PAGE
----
Dr. Starks’ interests lie in understanding the cultural and social effects of mental health conditions on patients and families. He has designed programs that integrate mental health practice into home-based care, long-term care and primary care practice settings to ensure individuals with mental health and substance use disorders receive compassionate and effective psychiatric care and treatment.
He serves the University of Houston College of Medicine with roles in education, curriculum development and community partnerships. He has a passion for mental health advocacy and serving communities that have been marginalized and made vulnerable by social and structural factors. He has completed formal training in health equity and works tirelessly to address racism and inequity in medical education, organized medicine and mental health policy. During his fellowship year in the 116th Congress he contributed to the design, drafting and roll out of the Elijah E. Cummings Lower Drug Costs Now Act (H.R. 3), the first comprehensive policy proposal to empower the Secretary of Health and Human Services to directly negotiate the price of prescription drugs which passed the House in December 2019.
He earned his medical degree from the Louisiana State University Health Sciences Center in New Orleans receiving the Dean’s Award at commencement. He completed postgraduate psychiatry training at Baylor College of Medicine Affiliated Hospitals Residency Program and a clinical fellowship in geriatric psychiatry at Yale-New Haven Medical Center. He is a diplomate of the American Board and Psychiatry and Neurology, Inc. with certifications in the specialty of psychiatry and the subspecialty of geriatric psychiatry.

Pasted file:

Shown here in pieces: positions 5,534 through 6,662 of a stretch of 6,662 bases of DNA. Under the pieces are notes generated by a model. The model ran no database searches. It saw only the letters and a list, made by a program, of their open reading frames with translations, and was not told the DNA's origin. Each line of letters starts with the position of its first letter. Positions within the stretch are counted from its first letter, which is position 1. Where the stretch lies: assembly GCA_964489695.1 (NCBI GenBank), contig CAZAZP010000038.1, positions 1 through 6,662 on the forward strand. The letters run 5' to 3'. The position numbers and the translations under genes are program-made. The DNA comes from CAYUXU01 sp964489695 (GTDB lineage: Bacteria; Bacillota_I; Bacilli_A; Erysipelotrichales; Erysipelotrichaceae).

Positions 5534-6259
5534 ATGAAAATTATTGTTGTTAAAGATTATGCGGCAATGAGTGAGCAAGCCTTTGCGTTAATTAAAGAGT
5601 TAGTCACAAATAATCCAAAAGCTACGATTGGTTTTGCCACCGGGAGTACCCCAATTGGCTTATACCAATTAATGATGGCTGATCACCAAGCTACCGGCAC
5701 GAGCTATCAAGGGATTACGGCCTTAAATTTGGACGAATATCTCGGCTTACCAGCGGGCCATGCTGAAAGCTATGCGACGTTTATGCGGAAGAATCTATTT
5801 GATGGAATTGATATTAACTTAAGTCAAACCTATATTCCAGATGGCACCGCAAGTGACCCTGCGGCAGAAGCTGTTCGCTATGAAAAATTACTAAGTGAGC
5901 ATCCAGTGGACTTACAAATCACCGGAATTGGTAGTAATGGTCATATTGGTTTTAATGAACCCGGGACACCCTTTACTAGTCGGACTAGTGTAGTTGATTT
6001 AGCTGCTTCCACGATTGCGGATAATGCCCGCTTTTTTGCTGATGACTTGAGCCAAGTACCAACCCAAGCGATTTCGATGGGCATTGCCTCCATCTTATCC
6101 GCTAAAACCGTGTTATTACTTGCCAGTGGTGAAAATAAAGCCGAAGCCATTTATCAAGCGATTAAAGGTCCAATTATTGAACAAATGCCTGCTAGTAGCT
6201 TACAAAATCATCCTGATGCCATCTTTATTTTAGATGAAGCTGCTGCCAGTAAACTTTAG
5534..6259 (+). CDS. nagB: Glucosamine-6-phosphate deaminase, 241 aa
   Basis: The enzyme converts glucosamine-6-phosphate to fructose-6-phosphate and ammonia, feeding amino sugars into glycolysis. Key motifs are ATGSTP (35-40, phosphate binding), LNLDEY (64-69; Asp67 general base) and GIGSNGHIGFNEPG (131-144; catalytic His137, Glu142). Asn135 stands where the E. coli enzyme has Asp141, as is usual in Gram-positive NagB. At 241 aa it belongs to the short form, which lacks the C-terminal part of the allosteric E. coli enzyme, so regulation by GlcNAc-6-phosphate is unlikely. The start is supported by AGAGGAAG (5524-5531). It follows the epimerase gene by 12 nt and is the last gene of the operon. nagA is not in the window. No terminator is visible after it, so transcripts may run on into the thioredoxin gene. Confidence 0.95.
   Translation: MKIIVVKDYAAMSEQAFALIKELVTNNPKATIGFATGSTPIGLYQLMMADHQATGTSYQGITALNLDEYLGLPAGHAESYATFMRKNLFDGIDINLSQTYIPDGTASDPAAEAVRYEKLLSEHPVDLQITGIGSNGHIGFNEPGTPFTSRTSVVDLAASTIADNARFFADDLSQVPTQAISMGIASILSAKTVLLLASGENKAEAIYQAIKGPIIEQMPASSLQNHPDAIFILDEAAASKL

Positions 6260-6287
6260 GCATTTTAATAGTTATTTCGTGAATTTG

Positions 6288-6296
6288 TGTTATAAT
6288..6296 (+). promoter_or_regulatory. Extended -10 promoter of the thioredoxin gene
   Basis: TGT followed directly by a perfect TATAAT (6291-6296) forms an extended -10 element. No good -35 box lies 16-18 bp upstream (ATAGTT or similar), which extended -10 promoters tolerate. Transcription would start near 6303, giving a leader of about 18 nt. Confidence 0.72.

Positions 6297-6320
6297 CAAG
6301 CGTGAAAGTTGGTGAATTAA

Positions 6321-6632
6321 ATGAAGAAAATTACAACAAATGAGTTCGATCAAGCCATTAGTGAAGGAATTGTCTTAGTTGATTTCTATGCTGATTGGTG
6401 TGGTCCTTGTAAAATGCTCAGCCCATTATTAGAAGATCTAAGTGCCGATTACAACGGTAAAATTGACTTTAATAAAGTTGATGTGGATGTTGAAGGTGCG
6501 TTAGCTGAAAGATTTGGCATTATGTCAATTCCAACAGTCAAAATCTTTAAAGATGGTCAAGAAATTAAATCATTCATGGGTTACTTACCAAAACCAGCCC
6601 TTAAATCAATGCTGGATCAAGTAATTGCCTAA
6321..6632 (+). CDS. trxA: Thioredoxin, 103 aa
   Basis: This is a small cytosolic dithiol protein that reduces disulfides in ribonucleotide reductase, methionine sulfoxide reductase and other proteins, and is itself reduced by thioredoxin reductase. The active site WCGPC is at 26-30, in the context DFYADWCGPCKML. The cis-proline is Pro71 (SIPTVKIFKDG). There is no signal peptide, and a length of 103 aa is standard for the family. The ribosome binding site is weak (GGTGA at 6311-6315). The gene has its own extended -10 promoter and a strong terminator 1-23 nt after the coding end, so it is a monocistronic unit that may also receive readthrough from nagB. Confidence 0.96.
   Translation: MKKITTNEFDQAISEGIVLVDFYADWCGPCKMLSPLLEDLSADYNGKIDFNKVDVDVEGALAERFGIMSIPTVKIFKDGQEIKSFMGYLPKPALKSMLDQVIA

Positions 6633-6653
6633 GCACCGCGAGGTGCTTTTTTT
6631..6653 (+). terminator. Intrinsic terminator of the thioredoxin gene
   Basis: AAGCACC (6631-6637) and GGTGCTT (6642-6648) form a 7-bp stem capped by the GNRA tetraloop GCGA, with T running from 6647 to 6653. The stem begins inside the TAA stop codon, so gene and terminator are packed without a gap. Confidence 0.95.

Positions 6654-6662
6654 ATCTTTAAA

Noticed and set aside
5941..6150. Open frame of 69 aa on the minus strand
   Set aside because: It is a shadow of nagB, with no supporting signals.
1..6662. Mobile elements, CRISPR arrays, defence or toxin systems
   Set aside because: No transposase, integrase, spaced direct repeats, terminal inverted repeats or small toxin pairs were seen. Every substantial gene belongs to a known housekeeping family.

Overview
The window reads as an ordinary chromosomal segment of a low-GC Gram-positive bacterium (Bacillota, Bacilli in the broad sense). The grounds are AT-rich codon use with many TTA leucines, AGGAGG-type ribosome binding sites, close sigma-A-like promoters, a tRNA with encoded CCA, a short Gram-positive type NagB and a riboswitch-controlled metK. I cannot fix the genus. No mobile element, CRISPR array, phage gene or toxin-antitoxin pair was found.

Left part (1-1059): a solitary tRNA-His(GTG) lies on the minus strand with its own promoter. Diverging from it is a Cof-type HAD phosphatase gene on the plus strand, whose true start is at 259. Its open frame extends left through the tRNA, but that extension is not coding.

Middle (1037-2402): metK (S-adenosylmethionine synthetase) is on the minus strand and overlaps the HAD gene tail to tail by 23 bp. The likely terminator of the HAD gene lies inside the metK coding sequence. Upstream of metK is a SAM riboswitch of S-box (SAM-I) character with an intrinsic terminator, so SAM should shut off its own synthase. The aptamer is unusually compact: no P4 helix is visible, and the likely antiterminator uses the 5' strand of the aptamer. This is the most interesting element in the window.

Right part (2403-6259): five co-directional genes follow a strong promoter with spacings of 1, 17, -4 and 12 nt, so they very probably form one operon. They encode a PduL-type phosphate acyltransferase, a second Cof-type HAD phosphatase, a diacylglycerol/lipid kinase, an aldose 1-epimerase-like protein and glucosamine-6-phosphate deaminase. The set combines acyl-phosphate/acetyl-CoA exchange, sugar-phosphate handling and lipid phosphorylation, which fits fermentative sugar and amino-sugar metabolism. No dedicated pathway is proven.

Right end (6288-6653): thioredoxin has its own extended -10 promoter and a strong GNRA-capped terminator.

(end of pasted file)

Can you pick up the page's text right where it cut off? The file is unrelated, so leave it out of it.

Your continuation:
Why I Applied to be a Fellow
"I have become increasingly attuned to healthcare policy's profound influence on the older adults, families and communities I serve. Modern-day medical care often overlooks the interplay between clinical practice and policy. My education, training and experiences as a geriatric psychiatrist have offered a “frame of practice” i.e. they have shown me how to provide medical care within structured systems of care. However, these opportunities have been unable to offer a broader understanding of these systems and, most importantly, the skills necessary to improve them. The Health and Aging Policy Fellows Program has allowed me to reshape health policies that address the challenges our elderly face in receiving comprehensive mental health care – obstacles that include barriers to access, inequities in treatment and inadequate community resources. Through engagement in this program, my efforts have shifted to advocacy for geriatric mental health & wellness from guiding individuals to empowering communities."
U.S. House of Representatives Office of the Speaker, Nancy Pelosi